Physics Stack Exchange is a question and answer site for active researchers, academics and students of physics. Join them; it only takes a minute:

Sign up
Here's how it works:
  1. Anybody can ask a question
  2. Anybody can answer
  3. The best answers are voted up and rise to the top

To my understanding, the idea behind the interplanetary transport network is that areas near heavy objects and their Lagrange points are accesible with comparatively little energy, for example one could more easily leave low earth orbit via one of the Earth-Moon Lagrange points.

I'm looking for a feeling about what "little energy" and "long travel times" might mean quantitatively.

Now, I understand there'll be no map of the then possible, ever shifting paths around the solar system - but is there some list of sample missions? (Is that the term?)

The papers I skimmed seemd to be very daunting on the math front. Are there easy rules to guesstimate the $\Delta V$ requirements if a probe hops from e.g. from low Earth orbit to L1 to away from the earth-moon system? With what velocity?

p.s. Support Space Exploration SE!

share|cite|improve this question
up vote 10 down vote accepted

Something like this, along with the associated article on Wikipedia, might help:

enter image description here

And if you "learn by doing" and are willing to have a bit of fun while you develop a sense of the "map" there's a boardgame (of all things) that treats this topic fairly accurately (at least if what you're looking for is some intuition about how the $\Delta\text{V}$ map feels in the context of space travel):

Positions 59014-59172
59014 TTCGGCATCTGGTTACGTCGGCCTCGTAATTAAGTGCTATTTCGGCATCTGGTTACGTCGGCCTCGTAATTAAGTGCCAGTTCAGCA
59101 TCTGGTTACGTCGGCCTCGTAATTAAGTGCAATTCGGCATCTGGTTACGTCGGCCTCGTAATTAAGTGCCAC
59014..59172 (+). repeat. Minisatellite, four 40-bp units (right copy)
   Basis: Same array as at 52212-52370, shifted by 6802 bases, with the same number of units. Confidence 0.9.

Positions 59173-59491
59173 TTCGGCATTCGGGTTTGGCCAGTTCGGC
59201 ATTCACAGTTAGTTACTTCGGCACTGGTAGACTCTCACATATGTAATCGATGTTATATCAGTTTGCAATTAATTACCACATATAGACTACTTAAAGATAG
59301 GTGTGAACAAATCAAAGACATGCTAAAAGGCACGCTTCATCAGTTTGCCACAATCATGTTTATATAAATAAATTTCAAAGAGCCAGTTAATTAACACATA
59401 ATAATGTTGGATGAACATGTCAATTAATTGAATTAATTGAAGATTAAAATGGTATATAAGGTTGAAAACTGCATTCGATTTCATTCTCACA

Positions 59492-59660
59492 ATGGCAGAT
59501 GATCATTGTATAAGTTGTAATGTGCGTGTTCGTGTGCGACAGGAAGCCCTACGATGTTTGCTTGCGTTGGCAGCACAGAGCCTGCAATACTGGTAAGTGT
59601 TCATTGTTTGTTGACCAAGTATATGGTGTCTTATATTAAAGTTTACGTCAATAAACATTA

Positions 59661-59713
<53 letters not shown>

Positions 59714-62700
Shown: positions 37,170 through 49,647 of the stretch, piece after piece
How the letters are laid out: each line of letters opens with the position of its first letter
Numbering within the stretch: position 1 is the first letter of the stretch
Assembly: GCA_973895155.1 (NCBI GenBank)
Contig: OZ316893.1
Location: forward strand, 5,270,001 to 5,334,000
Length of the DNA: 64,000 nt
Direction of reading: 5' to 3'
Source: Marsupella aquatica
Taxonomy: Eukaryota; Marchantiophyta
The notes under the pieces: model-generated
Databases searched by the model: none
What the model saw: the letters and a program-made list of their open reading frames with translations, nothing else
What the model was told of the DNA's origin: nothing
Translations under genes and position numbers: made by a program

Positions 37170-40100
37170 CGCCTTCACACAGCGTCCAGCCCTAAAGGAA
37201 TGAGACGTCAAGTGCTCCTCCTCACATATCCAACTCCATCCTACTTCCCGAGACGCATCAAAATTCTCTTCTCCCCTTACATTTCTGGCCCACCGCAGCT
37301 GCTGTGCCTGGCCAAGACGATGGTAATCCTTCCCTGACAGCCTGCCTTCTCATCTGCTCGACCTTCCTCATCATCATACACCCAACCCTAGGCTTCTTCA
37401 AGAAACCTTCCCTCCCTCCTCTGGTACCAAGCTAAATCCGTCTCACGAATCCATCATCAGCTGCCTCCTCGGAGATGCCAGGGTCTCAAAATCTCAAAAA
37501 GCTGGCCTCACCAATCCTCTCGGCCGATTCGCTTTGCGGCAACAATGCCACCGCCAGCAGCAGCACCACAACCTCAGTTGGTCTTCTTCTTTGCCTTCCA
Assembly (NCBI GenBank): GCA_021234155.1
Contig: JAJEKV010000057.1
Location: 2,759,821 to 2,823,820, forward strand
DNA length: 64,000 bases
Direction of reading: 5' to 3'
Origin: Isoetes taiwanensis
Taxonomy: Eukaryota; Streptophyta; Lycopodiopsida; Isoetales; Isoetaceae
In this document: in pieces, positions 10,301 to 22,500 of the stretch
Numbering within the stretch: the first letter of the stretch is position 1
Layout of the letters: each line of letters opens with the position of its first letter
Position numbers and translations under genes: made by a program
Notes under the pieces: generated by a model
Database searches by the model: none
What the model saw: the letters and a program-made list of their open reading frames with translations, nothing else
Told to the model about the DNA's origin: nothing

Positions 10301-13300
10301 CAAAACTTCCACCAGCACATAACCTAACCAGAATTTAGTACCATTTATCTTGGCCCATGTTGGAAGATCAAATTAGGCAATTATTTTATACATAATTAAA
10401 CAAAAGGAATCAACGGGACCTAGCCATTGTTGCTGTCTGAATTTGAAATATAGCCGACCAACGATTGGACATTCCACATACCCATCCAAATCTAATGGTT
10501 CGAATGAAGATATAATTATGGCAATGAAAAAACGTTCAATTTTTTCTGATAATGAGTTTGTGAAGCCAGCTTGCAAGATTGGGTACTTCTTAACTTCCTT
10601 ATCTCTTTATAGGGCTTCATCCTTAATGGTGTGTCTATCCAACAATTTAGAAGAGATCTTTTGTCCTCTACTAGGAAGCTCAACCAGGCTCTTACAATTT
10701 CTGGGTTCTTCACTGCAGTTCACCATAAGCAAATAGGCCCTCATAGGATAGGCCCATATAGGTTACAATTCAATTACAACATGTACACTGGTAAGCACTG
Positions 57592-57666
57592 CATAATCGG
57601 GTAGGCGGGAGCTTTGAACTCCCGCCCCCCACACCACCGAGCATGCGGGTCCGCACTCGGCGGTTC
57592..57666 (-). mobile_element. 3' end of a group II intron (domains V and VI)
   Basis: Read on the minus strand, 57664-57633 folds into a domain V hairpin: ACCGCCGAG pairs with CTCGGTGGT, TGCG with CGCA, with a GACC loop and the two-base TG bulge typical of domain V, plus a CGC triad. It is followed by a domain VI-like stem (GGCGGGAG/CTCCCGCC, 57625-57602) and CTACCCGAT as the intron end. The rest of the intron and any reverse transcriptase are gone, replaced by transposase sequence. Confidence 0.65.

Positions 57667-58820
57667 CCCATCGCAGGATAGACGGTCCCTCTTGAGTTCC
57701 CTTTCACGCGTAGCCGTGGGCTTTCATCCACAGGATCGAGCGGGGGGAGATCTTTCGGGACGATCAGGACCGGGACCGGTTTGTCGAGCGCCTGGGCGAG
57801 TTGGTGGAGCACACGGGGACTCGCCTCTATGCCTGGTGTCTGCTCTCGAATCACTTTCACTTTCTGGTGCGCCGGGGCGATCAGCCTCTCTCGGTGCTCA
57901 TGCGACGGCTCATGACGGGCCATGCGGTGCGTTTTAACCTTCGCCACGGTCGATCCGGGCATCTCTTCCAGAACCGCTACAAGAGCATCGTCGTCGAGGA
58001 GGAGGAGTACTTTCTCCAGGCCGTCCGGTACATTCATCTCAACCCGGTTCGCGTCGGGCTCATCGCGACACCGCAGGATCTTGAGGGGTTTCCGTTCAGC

enter image description here

And NASA provides a "trajectory browser" that provides some of the same information which, though not in "map" form, is customizable to just about any "route" you can imagine.

And for fun, there's always this:

enter image description here

share|cite|improve this answer
Your picture with delta-V is not about low-energy transfer, but about classic Hohmann transfer orbits with some additional classic orbital maneuvers. Low-energy transfer is about using unstable chaotic trajectories near Lagrange points. The only needed classical stage is to move to LEO and then to fly near some L1 or L2 point of the local system at the chosen moment of time. – osgx Mar 12 '14 at 18:02

Your Answer


By posting your answer, you agree to the privacy policy and terms of service.

Not the answer you're looking for? Browse other questions tagged or ask your own question.